Everyone remembers at least one aspect of their mothers that is unforgettable. My special memory came when I was a child of nine, and had fallen nauseously ill with fever, after inadvertently consuming some substance served at an outing to which I had accompanied my parents during the 1970s. We returned home and as I tossed and writhed in bed, my army officer father asked my mother to accompany him to an official party that evening where they were both expected. My mother flatly refused. Saying that she could not leave me in my condition to the care of the orderly jawan, she asked my father to carry on, on his own. She subsequently spent the rest of the night nursing me back to health. The next morning I was fine.
It’s a seemingly ordinary memory, perhaps characteristic of the nurturing aspect of thousands of mothers across the world. But in the scheme of a child’s life and mental well-being, instances like these could well be decisive moments in the formation of personality. As one learned philosopher put it, what our world, where citizens are becoming increasingly harsh toward and alienated from each other, needs is learning from the wisdom and nurturance of mothers, and of putting the wisdom of women to the fullest possible use.
Traditionally, women have always been peacemakers. It has been pointed out that under stress, women are inclined to “tend and befriend” whereas men are more prone to generating conflict, often explosive, under the same circumstances. If we are to create an atmosphere of peace in our environments today, we will need to focus on the kinds of skills and “soft power” abilities that women have been naturally endowed with: a capacity for dialogue, an inclination towards conflict resolution that is predisposed towards the well-being of all, and the belief that the peace process cannot come through the domination of another person or culture, a course that men are especially prone to follow.
Judith Hicks Stiehm who has studied UN peacekeeping operations in a dozen sites where the UN now has peacekeepers, finds that where there is a woman officer who has a key role in organizing and coordinating peacekeeping operations, they work better. There is a quality of calmness and sensible decision making at such sites. Yes, these teams are in constant crisis, but when there is a woman officer with authority to coordinate in those situations it makes a difference. More cooperation takes place. What we now have to do is to make visible that the ones who are the most effective peacemakers, in all the most disturbed conflict areas of the world, are women.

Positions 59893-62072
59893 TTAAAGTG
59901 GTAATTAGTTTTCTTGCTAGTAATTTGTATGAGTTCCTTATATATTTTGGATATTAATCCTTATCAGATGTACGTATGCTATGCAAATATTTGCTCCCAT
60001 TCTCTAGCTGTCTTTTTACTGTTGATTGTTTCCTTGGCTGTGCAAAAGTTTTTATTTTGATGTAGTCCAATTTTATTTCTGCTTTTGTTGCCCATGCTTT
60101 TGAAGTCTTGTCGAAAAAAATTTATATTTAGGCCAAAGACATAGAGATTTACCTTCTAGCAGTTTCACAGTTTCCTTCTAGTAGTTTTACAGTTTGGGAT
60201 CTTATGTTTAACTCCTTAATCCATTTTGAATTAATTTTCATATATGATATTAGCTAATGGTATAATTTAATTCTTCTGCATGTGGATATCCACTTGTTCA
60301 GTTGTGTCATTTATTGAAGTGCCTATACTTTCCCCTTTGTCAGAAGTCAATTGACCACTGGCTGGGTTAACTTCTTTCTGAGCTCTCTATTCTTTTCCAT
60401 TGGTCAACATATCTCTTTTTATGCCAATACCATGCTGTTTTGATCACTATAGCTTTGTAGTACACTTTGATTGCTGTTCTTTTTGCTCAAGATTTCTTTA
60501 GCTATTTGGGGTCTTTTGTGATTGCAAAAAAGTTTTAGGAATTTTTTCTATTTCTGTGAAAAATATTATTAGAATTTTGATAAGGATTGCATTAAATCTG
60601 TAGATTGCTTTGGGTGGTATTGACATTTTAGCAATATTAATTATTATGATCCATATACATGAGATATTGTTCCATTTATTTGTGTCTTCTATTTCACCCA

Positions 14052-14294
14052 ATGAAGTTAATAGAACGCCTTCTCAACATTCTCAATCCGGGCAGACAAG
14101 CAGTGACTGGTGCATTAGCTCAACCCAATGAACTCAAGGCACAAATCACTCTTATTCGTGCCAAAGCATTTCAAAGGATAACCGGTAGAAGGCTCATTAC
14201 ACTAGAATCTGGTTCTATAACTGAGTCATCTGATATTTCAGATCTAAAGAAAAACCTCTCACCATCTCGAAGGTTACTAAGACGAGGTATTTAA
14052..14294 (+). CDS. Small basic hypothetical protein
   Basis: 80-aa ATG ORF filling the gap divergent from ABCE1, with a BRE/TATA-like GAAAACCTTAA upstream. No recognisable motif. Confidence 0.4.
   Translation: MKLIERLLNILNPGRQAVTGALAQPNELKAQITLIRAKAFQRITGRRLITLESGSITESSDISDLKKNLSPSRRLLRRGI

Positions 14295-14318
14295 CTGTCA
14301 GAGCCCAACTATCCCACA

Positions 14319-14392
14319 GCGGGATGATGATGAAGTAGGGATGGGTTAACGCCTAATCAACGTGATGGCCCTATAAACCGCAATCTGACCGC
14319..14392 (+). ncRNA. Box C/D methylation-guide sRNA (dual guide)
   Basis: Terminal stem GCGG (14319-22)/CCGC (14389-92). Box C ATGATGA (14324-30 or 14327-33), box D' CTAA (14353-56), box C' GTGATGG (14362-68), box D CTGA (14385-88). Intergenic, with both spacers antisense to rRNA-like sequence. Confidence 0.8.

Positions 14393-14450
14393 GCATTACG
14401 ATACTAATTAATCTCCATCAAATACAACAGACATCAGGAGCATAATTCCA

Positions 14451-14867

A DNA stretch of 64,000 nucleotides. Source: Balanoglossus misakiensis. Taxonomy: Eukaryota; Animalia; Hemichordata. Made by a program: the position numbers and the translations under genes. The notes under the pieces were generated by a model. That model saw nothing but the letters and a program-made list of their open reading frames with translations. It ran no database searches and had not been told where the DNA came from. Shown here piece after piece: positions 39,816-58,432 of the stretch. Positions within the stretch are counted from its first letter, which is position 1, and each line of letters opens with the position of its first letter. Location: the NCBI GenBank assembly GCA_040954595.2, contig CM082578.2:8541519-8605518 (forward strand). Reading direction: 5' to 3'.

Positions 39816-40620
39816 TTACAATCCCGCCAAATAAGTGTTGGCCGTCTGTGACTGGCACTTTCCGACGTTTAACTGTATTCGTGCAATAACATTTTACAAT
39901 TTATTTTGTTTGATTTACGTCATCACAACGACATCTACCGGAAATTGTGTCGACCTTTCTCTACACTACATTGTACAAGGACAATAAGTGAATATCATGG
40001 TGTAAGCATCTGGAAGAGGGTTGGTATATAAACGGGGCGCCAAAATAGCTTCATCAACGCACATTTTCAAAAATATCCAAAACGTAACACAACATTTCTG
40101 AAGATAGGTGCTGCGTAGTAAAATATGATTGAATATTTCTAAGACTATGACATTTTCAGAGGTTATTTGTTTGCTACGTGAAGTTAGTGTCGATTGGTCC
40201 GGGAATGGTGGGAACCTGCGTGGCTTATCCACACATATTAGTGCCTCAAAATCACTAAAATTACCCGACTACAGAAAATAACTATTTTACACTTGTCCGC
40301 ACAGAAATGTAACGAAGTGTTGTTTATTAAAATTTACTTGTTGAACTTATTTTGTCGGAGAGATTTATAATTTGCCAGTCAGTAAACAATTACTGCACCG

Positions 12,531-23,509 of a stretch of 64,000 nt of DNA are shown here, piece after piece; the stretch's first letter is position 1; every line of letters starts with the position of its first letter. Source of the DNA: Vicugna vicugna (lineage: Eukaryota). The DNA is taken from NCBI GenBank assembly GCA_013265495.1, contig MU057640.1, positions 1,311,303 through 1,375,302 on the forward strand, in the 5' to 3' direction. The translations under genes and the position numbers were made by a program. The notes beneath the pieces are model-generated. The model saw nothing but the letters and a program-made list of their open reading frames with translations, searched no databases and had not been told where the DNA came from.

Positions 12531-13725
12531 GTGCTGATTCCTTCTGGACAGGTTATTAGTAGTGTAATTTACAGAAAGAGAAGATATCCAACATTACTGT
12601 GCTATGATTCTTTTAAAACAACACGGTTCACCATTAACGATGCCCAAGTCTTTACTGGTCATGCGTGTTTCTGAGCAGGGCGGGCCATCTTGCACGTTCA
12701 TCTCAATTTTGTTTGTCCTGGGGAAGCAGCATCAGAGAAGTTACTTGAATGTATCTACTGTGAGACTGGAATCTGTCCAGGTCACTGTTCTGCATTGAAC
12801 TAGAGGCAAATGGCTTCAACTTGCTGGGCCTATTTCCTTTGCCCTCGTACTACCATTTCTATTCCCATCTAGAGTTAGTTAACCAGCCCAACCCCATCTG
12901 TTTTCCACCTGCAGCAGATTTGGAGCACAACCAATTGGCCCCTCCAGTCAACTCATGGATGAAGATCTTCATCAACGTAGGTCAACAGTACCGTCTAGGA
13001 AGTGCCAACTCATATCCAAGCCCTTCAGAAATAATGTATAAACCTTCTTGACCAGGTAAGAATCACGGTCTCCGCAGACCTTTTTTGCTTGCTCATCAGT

Peace researcher Elise Boulding who has studied the world’s genocidal and conflict areas has noted that in such regions it is the women who reintegrate the guerillas into civil society in the process of peace-building. It is the women who take the child soldiers who have been badly traumatized and recreate their humanness. They take the soldiers who are demobilized from the governmental army and help them become civilians, civil people. Yet these women are not seen sitting at important conferences or in decision making bodies, the centres of power. Any peace process, that is truly enduring, has to start at the grassroots and it must be led by the women. The reason we have had unrelenting conflict and war down the centuries could well be due in large part to the self-aggrandising power of men and their inability to transcend their compulsively warring natures. The good news is that the world in beginning to realise that.
The author is a spiritual writer with dna